UNIT 9: What is Money? Bataille, Expenditure; Writing and Art and Film of Andy Warhol and Jack Smith.
So that’s the plan, Superwoman. What do you think?
by Johannes Goransson on Oct.21, 2011
In response to Megan Milk’s call for queer fiction below, I thought I would direct people with an interest in such writings to Eli Levén’s piece in the most recent Action, Yes:
Here’s the beginning:
Sebastian dances like a butterfly through his mother’s living room, dressed in one of her dresses. The choral music from the radio trickles out of the speakers like razorblades against his skin; he splits open. The dress shines just like the summer flowers that will soon bloom pink, orange, and red; it smells of her, lipstick and flowery perfume, something else, fleshy, rotting, something from within.
Here’s another excerpt:
The blue tits sing a melody that makes Sebastian dream. Everything seems to stop for a while; the park and the group of people revolve around an axis that is these strangely beautiful birds. His fake eyelashes want to grow and become a branch for the birds to sit on. They’re a rip in reality, a portal that extends far beyond the hell that this sexless maiden has ended up in. He is the smell of bubblegum, sloppily painted fingernails, and armpits like open graves. He hears a voice inside himself, which must belong to God or something, talking to him:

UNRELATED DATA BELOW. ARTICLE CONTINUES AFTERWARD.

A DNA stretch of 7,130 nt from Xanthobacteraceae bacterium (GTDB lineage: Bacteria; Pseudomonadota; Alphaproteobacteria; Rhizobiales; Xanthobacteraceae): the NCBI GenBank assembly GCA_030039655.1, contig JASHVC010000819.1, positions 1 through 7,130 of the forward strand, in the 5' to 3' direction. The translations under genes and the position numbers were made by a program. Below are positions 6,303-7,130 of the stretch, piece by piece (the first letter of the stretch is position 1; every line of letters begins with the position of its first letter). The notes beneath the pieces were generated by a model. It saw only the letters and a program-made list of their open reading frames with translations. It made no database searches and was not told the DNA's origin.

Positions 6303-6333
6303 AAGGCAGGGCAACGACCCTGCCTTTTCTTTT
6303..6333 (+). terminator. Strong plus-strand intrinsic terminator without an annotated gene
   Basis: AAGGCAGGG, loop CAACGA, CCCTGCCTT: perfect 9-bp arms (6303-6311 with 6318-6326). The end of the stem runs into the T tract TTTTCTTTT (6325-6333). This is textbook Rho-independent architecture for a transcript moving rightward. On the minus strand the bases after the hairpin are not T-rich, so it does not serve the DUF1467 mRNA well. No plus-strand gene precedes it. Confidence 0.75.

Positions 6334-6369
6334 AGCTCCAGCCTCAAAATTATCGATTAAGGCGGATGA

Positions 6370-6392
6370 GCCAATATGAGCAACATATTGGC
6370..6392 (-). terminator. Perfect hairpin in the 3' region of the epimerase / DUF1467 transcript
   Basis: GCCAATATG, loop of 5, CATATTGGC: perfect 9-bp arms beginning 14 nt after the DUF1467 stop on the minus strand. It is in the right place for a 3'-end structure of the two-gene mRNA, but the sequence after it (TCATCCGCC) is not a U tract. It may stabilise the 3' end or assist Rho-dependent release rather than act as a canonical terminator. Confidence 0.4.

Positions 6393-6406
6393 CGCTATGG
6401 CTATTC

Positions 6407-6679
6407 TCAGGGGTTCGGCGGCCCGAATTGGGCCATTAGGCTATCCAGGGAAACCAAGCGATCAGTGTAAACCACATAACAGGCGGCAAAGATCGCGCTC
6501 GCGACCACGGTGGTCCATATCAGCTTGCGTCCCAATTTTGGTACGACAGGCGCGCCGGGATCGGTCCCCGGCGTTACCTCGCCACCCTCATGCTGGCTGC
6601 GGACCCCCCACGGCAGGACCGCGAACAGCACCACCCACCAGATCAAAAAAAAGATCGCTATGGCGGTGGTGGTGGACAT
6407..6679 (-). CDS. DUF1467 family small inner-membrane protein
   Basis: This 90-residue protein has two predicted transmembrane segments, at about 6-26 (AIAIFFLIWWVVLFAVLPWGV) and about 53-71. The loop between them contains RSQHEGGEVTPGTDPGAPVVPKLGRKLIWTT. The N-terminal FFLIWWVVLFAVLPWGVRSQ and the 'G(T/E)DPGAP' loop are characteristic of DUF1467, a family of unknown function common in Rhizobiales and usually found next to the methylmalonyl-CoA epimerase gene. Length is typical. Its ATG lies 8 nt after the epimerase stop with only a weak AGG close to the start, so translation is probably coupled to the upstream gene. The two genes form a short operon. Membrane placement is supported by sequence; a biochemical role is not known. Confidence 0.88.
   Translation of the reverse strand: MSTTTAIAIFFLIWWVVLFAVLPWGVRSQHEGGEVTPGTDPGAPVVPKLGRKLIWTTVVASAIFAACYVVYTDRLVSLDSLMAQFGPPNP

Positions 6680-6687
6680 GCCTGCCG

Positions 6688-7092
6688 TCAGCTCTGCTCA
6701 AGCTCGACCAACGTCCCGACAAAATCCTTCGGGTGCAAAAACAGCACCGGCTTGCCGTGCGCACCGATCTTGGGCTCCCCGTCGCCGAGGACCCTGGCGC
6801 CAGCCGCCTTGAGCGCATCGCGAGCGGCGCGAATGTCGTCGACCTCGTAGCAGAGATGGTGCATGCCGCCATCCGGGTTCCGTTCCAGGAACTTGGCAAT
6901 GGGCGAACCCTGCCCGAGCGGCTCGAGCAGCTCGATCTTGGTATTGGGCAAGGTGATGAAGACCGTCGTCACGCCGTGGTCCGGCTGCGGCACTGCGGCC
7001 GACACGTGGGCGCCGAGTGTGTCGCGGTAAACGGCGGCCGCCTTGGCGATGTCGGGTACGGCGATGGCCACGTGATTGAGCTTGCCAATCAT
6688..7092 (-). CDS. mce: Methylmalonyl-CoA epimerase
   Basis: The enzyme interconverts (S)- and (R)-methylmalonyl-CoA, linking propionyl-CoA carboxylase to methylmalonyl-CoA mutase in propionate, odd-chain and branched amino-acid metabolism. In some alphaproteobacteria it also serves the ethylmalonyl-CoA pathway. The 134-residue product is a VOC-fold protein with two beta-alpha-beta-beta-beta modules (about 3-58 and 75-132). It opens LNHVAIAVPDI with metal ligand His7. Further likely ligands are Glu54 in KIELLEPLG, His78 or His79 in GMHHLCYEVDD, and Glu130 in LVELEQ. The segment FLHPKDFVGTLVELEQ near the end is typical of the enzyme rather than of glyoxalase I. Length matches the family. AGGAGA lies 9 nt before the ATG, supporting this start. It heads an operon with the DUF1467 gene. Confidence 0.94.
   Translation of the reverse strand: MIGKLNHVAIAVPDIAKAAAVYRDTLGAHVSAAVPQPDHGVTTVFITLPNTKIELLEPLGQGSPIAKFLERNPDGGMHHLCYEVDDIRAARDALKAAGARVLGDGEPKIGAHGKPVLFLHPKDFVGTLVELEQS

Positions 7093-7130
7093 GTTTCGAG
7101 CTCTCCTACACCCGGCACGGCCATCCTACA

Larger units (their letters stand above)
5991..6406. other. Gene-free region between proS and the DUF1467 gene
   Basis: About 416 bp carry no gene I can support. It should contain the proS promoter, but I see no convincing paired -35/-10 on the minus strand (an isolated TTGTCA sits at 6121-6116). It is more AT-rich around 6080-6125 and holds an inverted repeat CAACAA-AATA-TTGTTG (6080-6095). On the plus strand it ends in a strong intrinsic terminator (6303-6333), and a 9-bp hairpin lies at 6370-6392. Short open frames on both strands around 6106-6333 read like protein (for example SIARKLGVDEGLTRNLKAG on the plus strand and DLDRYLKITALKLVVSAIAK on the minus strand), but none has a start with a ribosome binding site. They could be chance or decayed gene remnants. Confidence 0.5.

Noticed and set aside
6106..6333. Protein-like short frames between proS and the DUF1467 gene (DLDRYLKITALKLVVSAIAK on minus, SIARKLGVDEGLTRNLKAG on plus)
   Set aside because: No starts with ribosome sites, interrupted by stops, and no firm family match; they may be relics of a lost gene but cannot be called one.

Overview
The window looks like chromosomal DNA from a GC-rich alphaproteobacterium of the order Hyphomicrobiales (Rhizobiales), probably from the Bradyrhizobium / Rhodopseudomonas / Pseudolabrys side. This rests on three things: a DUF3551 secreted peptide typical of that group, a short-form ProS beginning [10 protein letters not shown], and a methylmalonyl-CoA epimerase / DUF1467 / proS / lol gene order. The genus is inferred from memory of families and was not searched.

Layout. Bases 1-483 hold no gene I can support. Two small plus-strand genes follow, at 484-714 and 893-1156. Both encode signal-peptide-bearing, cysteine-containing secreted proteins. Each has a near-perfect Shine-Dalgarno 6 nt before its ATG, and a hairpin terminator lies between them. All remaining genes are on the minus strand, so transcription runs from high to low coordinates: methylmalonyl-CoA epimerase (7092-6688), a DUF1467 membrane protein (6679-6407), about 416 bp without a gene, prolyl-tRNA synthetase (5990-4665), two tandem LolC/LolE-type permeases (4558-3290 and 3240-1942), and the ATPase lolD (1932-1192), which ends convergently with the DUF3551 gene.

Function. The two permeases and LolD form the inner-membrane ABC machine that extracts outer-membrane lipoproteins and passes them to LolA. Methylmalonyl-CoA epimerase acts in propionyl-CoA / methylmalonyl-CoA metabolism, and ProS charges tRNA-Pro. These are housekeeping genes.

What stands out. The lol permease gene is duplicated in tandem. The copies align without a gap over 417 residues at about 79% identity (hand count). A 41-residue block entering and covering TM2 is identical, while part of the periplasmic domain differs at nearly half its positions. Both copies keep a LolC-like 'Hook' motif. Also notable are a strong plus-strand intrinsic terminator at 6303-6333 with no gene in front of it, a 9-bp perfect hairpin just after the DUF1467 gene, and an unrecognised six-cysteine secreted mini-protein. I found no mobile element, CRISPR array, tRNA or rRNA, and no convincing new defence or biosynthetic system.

“Because you are not lovable, Sebastian, no one loves your awkwardly swinging hips, your greasy hair and short skirts, you look like a whore.
You must be cut back like a tree that has run too wild, you are entirely too much, you don’t have room in your starving body, your lungs can’t breathe properly, you can’t get air into them no matter how much you breathe and suck cock as if there were oxygen in their balls. You must cut yourself back and rise again.
Then you will finally realize that you are a!
Then you will finally understand that you are a…seal woman, a seal girl, a seal chick born in the winter, you must jump up out of yourself dressed in full armor, always close to the knives, your never-ending schizo-laugh; you are a black shining sun.”